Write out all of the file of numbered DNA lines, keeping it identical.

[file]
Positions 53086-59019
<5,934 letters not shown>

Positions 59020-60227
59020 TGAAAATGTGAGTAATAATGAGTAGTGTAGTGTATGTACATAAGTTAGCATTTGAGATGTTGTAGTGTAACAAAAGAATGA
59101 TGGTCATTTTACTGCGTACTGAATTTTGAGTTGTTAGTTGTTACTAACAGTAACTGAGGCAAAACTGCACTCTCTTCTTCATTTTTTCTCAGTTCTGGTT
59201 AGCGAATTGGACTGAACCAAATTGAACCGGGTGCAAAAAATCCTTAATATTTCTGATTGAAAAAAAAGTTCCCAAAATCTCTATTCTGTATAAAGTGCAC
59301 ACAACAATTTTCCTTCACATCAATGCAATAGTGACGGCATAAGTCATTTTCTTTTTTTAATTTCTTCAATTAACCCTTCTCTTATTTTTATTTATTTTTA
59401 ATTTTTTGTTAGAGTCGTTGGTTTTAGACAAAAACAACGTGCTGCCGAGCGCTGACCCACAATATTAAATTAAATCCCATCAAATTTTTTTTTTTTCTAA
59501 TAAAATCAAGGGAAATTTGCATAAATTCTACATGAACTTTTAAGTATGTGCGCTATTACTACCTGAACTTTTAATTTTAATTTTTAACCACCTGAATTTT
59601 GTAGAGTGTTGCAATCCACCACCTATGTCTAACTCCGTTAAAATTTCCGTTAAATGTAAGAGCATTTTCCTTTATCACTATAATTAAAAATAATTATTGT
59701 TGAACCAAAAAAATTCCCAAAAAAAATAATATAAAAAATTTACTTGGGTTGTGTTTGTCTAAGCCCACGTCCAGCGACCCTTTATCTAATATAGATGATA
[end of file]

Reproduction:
Positions 53086-59019
<5,934 letters not shown>

Positions 59020-60227
59020 TGAAAATGTGAGTAATAATGAGTAGTGTAGTGTATGTACATAAGTTAGCATTTGAGATGTTGTAGTGTAACAAAAGAATGA
59101 TGGTCATTTTACTGCGTACTGAATTTTGAGTTGTTAGTTGTTACTAACAGTAACTGAGGCAAAACTGCACTCTCTTCTTCATTTTTTCTCAGTTCTGGTT
59201 AGCGAATTGGACTGAACCAAATTGAACCGGGTGCAAAAAATCCTTAATATTTCTGATTGAAAAAAAAGTTCCCAAAATCTCTATTCTGTATAAAGTGCAC
59301 ACAACAATTTTCCTTCACATCAATGCAATAGTGACGGCATAAGTCATTTTCTTTTTTTAATTTCTTCAATTAACCCTTCTCTTATTTTTATTTATTTTTA
59401 ATTTTTTGTTAGAGTCGTTGGTTTTAGACAAAAACAACGTGCTGCCGAGCGCTGACCCACAATATTAAATTAAATCCCATCAAATTTTTTTTTTTTCTAA
59501 TAAAATCAAGGGAAATTTGCATAAATTCTACATGAACTTTTAAGTATGTGCGCTATTACTACCTGAACTTTTAATTTTAATTTTTAACCACCTGAATTTT
59601 GTAGAGTGTTGCAATCCACCACCTATGTCTAACTCCGTTAAAATTTCCGTTAAATGTAAGAGCATTTTCCTTTATCACTATAATTAAAAATAATTATTGT
59701 TGAACCAAAAAAATTCCCAAAAAAAATAATATAAAAAATTTACTTGGGTTGTGTTTGTCTAAGCCCACGTCCAGCGACCCTTTATCTAATATAGATGATA